Pop culture obsessives writing for the pop culture obsessed.
Pop culture obsessives writing for the pop culture obsessed.

Bob's Burgers has its heart (really) close to home

Illustration for article titled Bob's Burgers has its heart (really) close to home
Image: Fox

“We’re helping you guys record yourselves sleeping just like every kid in every family does.”


Since the return of Roseanne, those involved with the show have gone to great lengths to point out how they’re bringing a sitcom about a sardonic working-class Everyfamily whose spats are built on a foundation of love to a TV landscape that, apparently, sorely needs it. It’s an interesting claim given the number of shows about working-class families, or sitcoms that tackle political issues (One Day At A Time, Fresh Off The Boat, Black-ish), but particularly so given Bob’s Burgers, which has spent several seasons balancing absurdity, class commentary, and family warmth, with the occasional stab of pathos in case things are in danger of getting too light. (Teddy setting out crackers and cheese for Bob, who can’t bear to sit and visit on the couch that’s still stiff from disuse, is a three-act Greek tragedy in under sixty seconds.)

It’s never been a better time for Bob’s Burgers to lean on some small-scale, mundane family dynamics, just to prove a point. And boy, “Cheer Up, Sleepy Gene” wears its heart on its sleeve.

Gene is often a surreal joke-topper in the background of the Belcher family antics; swallowing dead men’s teeth, casually dismissing life debt, writing musicals. He can skew so surreal, in fact, that you can feel the shift in focus when circumstances drag him back into the horrifying minutiae of real-world childhood. And there’s nothing more horrifying than a sleepover to a kid who’s always been preternaturally happy at home.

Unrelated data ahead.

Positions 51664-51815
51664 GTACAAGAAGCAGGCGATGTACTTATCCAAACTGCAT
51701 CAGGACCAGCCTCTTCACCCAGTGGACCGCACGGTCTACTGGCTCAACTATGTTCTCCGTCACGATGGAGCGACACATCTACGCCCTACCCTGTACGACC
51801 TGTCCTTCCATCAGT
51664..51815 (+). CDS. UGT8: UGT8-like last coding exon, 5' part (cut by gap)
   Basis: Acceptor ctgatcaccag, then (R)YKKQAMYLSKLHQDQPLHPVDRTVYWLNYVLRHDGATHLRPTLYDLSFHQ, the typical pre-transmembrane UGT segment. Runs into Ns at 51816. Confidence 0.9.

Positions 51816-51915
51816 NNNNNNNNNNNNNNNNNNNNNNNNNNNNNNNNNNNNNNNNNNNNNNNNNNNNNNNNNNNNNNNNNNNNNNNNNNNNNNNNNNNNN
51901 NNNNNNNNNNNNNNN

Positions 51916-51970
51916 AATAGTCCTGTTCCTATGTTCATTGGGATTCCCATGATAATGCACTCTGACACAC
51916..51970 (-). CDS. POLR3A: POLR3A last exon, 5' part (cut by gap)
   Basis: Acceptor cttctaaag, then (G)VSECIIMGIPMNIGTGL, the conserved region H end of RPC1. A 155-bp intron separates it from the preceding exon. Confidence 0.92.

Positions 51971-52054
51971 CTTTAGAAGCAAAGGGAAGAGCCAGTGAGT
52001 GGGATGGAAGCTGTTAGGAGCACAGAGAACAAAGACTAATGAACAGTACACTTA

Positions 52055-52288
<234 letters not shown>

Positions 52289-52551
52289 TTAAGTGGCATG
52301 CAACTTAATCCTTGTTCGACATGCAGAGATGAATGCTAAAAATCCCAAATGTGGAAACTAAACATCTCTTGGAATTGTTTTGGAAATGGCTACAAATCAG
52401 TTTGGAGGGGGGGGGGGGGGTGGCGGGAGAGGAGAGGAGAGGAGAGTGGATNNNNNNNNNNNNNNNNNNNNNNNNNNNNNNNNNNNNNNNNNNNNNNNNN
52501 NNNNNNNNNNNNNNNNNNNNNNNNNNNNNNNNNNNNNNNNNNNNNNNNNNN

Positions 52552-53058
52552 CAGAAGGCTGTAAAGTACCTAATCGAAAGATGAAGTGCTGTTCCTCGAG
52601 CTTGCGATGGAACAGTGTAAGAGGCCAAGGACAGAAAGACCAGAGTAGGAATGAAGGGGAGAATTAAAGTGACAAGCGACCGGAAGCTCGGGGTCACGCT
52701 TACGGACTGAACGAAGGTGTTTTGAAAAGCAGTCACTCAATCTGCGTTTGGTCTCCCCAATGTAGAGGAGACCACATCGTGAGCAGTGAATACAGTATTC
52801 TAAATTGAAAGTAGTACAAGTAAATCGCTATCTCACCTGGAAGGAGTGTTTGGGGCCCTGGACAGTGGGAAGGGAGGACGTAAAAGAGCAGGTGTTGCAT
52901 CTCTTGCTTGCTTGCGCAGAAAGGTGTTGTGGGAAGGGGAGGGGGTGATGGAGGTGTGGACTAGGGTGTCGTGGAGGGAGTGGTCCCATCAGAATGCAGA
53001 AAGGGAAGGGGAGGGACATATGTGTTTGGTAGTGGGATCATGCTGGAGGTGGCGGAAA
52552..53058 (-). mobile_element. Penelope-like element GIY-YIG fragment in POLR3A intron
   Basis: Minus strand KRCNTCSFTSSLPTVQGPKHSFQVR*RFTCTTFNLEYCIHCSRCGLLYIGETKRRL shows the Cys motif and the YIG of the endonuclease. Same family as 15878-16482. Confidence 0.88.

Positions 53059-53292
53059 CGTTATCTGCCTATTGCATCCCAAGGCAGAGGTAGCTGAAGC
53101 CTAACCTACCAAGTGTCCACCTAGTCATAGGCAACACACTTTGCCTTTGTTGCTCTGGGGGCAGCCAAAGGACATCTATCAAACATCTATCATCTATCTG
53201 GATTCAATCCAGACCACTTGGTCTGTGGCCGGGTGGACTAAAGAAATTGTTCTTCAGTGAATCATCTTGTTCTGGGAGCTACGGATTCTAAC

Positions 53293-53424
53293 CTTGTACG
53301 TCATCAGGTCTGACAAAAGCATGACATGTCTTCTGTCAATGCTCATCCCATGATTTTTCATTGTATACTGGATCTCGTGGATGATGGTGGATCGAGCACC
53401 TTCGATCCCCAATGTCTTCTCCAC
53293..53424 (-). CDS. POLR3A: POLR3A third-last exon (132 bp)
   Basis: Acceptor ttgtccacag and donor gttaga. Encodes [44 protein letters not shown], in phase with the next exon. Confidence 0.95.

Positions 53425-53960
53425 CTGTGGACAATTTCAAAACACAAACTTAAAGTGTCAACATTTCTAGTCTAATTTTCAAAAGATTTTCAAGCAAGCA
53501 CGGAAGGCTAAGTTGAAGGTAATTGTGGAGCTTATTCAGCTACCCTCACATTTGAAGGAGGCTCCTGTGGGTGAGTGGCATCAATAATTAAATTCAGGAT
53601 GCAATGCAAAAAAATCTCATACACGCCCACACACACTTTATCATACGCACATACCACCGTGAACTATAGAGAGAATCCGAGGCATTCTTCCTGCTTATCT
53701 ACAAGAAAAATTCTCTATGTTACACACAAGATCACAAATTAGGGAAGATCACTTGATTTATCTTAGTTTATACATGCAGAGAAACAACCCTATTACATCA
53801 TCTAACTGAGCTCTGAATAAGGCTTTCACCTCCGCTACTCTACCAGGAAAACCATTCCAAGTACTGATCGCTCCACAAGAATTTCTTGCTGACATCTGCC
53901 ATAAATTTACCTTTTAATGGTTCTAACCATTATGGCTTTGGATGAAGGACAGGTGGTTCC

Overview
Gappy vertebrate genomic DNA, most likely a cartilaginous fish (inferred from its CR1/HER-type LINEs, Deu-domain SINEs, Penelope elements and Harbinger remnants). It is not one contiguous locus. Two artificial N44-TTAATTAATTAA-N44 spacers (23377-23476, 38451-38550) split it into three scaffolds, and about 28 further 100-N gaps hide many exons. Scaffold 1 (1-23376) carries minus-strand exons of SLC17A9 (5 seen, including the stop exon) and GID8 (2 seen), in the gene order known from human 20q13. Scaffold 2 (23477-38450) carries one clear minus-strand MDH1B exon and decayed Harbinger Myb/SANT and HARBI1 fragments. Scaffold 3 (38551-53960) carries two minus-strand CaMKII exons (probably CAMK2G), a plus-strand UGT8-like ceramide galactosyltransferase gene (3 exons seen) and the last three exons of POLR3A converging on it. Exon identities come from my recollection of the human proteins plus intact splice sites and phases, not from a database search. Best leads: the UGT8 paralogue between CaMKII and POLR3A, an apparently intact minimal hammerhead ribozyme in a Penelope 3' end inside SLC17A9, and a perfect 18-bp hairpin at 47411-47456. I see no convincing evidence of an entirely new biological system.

Tina and Louise regularly have tension between the comforts of home and the thrill of adventure. But for Gene, home has always been where the heart is—and when Alex invites him over, it’s an unwanted gesture of friendship that practically overwhelms Gene with the normal-kid insecurities to which he’s often immune. Things are immediately so bad that Tina gets to play big sister: “Wow, that’s a big step from the last time you got invited to a sleepover and you asked if we could move away for just one night so you wouldn’t have to go,” she praises, and then gives the most comforting rundown of a sleepover an anxious kid could ask for—including a heads-up about the inevitable strange toothpaste. Even Linda’s peculiar methods of motherhood, more intense for Gene than for the girls, is on his side. (In a lot of shows, kids talking about their mom with things like “I think if you say her name three times, she’ll appear anywhere” would be the punch line, and not a promise.)

Some of this, of course, exists to highlight Alex’s high-key, low-stakes, one-sided resentment of his parents. Gene is definitely not the Belcher to take into the woods for illicit camping, and he enjoys zero minutes of the sleepover even before things take a turn, but even that isn’t as upsetting to him as the specter of a kid turning his back on his parents. He’s still at the point where Bob’s attempts to treat him like an Everytween are met with the quietly stunned cri de coeur of millions of kids dropped off at their first sleepover: “He’s really leaving. That son of a bitch is really leaving.”